Personality, substance of choice, and polysubstance involvement among substance dependent patients
Conway, K. P., Kane, R. J., Ball, S. A., Poling, J. C., & Rounsaville, B. J. (2003). Personality, substance of choice, and polysubstance involvement among substance dependent patients. Drug and Alcohol Dependence, 71(1), 65-75. DOI: 10.1016/S0376-8716(03)00068-1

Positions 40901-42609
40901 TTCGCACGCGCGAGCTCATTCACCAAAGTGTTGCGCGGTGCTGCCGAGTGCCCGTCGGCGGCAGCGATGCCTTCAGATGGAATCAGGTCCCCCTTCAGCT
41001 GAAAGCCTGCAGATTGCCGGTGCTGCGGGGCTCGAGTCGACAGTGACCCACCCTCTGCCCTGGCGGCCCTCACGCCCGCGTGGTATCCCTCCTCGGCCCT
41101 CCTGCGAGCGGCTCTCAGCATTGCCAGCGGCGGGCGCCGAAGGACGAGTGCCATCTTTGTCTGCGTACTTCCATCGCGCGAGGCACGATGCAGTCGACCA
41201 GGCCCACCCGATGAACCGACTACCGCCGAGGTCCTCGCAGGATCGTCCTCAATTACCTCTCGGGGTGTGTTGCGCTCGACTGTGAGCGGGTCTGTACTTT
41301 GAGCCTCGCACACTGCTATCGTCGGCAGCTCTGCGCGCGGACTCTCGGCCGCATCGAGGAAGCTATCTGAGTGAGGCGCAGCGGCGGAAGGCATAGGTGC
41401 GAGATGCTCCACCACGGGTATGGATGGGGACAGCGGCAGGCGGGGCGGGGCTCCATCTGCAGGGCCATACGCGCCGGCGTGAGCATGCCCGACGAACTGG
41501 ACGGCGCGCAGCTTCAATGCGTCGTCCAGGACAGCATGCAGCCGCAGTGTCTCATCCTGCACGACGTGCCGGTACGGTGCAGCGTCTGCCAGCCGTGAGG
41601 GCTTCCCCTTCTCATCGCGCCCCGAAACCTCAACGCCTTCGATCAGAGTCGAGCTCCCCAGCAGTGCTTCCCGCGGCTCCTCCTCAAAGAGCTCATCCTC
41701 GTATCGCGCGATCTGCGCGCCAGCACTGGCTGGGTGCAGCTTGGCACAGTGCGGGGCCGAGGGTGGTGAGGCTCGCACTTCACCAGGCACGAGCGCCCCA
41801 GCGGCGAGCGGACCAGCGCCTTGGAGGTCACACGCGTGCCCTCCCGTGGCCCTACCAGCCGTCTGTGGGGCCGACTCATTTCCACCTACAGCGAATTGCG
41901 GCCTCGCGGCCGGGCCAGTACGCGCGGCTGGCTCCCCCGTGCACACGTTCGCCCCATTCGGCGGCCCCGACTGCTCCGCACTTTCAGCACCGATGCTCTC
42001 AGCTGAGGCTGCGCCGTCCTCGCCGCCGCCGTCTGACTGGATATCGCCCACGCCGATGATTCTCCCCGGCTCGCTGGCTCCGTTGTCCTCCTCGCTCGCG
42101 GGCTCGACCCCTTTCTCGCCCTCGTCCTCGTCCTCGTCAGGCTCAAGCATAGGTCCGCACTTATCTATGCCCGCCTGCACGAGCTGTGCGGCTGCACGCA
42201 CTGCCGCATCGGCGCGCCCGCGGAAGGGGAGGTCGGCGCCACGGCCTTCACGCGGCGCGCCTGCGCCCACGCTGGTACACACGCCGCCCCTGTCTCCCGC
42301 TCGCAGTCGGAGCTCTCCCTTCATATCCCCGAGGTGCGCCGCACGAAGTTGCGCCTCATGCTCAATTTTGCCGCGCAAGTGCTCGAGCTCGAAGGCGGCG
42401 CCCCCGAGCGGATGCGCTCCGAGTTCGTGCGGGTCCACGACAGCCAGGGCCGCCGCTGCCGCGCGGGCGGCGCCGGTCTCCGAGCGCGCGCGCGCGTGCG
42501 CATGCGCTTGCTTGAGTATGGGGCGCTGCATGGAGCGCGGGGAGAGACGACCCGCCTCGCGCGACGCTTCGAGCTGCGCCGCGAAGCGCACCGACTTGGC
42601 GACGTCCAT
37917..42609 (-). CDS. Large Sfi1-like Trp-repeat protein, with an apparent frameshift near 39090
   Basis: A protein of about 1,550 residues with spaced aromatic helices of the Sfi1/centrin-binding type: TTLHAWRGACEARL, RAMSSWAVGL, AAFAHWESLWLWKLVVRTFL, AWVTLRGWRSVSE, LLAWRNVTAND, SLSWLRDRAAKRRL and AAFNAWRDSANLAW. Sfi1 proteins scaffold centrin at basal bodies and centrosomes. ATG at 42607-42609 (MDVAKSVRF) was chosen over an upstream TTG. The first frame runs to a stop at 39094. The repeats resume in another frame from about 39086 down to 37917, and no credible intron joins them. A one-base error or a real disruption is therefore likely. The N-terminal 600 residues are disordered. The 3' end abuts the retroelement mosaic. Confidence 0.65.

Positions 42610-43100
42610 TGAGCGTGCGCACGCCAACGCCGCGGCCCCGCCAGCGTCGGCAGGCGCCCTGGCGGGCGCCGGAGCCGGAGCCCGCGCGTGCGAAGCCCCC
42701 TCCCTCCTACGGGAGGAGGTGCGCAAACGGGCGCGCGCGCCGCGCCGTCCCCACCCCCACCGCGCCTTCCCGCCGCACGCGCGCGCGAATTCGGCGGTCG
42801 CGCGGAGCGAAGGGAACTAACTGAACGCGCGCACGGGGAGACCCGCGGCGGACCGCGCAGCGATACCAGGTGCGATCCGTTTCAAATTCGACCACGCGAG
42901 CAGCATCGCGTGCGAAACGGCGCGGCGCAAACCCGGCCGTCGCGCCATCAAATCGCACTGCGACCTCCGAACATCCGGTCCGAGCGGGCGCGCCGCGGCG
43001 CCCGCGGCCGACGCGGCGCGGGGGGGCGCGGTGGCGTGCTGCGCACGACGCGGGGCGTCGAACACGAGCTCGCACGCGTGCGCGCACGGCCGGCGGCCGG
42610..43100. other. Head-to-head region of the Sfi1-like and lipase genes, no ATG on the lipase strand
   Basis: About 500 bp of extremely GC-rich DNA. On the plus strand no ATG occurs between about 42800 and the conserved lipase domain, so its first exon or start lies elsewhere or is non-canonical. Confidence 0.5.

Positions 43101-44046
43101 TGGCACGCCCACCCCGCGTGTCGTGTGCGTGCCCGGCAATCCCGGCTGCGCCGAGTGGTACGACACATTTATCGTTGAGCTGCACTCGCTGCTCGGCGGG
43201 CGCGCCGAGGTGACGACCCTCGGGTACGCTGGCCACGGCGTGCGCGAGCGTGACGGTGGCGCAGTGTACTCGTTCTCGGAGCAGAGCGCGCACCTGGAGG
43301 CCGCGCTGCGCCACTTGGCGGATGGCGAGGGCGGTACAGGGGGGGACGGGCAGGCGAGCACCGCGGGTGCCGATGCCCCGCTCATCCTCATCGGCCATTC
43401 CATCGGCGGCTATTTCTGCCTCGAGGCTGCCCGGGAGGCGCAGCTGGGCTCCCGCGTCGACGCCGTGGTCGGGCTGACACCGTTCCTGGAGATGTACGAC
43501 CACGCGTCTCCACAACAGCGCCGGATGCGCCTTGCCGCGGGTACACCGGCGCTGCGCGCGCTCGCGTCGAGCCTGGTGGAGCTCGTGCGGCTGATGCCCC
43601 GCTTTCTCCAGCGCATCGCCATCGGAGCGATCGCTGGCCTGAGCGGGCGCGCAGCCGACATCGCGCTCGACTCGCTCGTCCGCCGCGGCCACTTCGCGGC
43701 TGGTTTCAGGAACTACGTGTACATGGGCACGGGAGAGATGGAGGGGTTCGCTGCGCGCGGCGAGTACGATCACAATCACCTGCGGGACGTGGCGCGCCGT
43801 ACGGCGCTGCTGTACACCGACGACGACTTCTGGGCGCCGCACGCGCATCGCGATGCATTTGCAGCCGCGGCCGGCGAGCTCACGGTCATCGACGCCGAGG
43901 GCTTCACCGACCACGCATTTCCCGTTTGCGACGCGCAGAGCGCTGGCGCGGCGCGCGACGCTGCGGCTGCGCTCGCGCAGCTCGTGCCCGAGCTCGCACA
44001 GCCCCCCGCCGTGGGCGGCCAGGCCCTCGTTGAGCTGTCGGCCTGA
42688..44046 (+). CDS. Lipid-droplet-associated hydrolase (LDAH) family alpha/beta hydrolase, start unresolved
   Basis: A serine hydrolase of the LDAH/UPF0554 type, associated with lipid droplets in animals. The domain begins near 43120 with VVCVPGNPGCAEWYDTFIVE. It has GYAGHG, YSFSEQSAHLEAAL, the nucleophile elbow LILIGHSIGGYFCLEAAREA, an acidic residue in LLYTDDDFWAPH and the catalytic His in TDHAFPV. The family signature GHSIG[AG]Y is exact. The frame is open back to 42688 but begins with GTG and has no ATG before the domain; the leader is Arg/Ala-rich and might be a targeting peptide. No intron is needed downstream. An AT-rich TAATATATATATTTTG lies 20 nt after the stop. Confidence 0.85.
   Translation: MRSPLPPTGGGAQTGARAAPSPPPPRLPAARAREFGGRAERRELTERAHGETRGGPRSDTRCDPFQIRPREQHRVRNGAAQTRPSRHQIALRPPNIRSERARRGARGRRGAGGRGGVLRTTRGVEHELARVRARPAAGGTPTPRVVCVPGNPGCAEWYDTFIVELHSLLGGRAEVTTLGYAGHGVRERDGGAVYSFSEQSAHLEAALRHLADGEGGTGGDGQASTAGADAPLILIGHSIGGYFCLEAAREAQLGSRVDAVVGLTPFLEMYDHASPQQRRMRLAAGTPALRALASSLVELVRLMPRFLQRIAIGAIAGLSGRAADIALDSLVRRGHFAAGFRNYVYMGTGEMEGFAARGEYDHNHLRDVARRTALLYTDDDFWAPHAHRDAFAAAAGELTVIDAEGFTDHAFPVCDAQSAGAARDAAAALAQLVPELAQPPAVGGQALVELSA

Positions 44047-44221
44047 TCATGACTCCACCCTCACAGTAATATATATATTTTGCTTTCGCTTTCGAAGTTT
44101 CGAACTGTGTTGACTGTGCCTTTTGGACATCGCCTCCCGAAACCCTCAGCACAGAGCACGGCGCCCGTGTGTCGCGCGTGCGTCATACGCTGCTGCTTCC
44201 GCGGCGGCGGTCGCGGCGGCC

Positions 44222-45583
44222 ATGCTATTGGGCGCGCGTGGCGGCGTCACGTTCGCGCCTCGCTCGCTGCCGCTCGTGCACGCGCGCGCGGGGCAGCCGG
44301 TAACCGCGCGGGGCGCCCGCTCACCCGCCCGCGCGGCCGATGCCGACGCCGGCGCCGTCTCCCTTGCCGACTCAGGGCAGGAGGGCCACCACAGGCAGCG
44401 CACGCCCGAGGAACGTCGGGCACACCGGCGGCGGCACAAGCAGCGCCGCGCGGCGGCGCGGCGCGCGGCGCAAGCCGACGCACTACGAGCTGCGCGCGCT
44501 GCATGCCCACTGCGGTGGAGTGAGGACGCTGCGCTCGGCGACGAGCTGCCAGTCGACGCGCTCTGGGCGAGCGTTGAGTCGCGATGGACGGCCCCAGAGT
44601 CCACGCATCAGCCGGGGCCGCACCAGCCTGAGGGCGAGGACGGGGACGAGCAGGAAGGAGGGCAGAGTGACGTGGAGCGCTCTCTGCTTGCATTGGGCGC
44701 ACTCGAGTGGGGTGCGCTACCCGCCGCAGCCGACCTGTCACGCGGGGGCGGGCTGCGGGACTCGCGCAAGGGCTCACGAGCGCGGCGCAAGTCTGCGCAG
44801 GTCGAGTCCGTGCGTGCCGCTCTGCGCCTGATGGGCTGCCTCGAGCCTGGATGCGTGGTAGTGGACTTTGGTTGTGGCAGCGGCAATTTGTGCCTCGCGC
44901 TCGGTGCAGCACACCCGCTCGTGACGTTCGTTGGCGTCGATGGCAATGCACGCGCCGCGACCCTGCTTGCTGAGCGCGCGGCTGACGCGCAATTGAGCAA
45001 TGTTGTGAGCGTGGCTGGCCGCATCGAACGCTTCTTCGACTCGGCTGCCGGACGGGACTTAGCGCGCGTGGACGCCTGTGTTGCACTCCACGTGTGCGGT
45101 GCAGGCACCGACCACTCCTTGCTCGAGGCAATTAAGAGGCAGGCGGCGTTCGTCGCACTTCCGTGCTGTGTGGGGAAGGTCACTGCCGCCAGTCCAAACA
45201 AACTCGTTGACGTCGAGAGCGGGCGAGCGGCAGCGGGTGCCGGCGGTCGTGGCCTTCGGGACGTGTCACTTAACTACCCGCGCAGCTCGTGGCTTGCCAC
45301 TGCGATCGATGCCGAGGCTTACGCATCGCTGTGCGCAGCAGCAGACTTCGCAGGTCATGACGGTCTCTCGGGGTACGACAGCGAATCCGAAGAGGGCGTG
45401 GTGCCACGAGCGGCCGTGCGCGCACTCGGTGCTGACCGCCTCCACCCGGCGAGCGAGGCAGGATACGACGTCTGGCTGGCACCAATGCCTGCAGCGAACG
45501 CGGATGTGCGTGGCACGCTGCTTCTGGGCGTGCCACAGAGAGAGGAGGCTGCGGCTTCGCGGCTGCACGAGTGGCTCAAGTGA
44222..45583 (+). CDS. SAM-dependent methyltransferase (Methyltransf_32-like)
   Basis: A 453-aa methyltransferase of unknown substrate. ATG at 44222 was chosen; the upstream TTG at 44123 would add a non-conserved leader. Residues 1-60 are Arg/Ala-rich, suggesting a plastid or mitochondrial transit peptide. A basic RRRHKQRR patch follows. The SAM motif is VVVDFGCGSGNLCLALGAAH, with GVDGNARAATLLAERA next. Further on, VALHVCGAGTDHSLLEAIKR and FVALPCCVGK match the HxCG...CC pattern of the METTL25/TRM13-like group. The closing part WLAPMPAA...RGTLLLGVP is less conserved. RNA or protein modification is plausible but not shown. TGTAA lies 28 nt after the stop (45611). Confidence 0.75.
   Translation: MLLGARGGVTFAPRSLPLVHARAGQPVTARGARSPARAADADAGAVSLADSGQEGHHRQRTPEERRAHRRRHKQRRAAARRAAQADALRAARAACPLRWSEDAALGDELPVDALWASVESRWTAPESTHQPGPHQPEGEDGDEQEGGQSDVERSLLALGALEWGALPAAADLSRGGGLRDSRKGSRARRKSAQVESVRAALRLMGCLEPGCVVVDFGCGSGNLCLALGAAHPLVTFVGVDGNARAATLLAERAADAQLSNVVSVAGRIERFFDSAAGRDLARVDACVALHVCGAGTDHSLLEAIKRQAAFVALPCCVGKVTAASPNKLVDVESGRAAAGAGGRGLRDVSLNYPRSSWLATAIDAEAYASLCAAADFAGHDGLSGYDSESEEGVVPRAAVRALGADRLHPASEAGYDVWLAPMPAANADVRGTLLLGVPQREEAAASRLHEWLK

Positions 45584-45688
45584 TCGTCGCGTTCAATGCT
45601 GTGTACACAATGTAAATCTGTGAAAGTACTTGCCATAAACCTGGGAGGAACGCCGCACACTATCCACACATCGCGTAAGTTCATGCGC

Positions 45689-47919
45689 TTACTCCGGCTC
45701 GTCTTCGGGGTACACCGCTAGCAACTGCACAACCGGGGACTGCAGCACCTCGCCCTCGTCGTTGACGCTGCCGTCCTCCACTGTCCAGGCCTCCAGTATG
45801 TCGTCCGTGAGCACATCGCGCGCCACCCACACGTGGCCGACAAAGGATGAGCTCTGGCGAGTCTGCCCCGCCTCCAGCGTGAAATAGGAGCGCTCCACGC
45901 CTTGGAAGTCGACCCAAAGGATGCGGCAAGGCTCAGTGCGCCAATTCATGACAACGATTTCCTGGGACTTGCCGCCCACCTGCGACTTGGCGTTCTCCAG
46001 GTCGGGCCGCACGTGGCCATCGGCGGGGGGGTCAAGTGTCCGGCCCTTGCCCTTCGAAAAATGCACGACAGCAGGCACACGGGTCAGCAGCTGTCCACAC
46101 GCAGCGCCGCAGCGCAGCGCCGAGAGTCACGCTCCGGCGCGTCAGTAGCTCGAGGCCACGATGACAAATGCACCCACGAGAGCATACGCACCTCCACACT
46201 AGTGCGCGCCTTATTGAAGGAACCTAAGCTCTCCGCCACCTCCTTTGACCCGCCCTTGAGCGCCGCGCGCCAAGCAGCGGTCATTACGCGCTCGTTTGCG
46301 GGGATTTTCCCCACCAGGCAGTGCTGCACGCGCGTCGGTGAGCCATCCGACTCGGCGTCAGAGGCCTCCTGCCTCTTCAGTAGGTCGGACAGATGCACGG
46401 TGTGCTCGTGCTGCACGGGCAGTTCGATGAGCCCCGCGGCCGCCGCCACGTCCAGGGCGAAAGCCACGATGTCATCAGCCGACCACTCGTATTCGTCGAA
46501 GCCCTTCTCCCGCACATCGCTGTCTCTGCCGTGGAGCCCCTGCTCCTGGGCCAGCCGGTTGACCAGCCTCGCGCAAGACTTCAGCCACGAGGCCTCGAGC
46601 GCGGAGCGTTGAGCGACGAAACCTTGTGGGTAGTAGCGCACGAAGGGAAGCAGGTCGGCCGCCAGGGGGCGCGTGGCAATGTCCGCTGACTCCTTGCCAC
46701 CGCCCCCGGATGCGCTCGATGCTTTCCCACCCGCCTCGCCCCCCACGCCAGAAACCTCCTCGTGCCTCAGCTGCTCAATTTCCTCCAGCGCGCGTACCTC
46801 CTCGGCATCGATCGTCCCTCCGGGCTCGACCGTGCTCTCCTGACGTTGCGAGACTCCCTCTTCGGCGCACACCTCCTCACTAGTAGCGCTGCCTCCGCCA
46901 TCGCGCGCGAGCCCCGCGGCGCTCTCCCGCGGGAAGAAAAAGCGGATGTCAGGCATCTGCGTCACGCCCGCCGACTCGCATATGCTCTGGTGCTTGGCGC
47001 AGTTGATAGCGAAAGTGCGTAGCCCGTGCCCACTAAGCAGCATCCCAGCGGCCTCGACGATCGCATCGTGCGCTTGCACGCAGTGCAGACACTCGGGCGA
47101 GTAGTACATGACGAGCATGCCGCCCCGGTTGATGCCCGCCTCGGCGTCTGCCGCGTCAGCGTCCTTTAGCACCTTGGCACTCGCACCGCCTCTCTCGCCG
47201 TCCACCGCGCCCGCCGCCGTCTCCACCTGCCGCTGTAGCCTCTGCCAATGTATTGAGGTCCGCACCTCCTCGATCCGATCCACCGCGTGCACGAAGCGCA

The authors compared the association of several personality traits, drug of choice, and polysubstance involvement in 325 individuals (44% male) receiving treatment for substance dependence on heroin, cocaine, and/or alcohol. Measures included the Structured Clinical Interview for DSM-III-R, the MacAndrew Alcoholism Scale (MAC), the socialization scale of the California Psychological Inventory (CPI-Soc), the novelty seeking dimension of the Temperament and Character Inventory (TCI-NS), and the conscientiousness domain of the NEO Five-Factor Inventory (NEO-C). Analyses adjusted for demographic covariates, affective and antisocial personality disorder, and substance dependence severity. Although scant evidence supported the hypothesis that these personality traits were associated with substance choice, CPI-Soc and MAC were associated linearly with the extent of polysubstance involvement. Also, patients who were dependent on two or more substances displayed higher levels of TCI-NS, CPI-Soc, and MAC. Findings implicate an association between behavioral disinhibition and a continuum of addiction defined primarily in terms of polysubstance involvement. Published by Elsevier Science Ireland Ltd.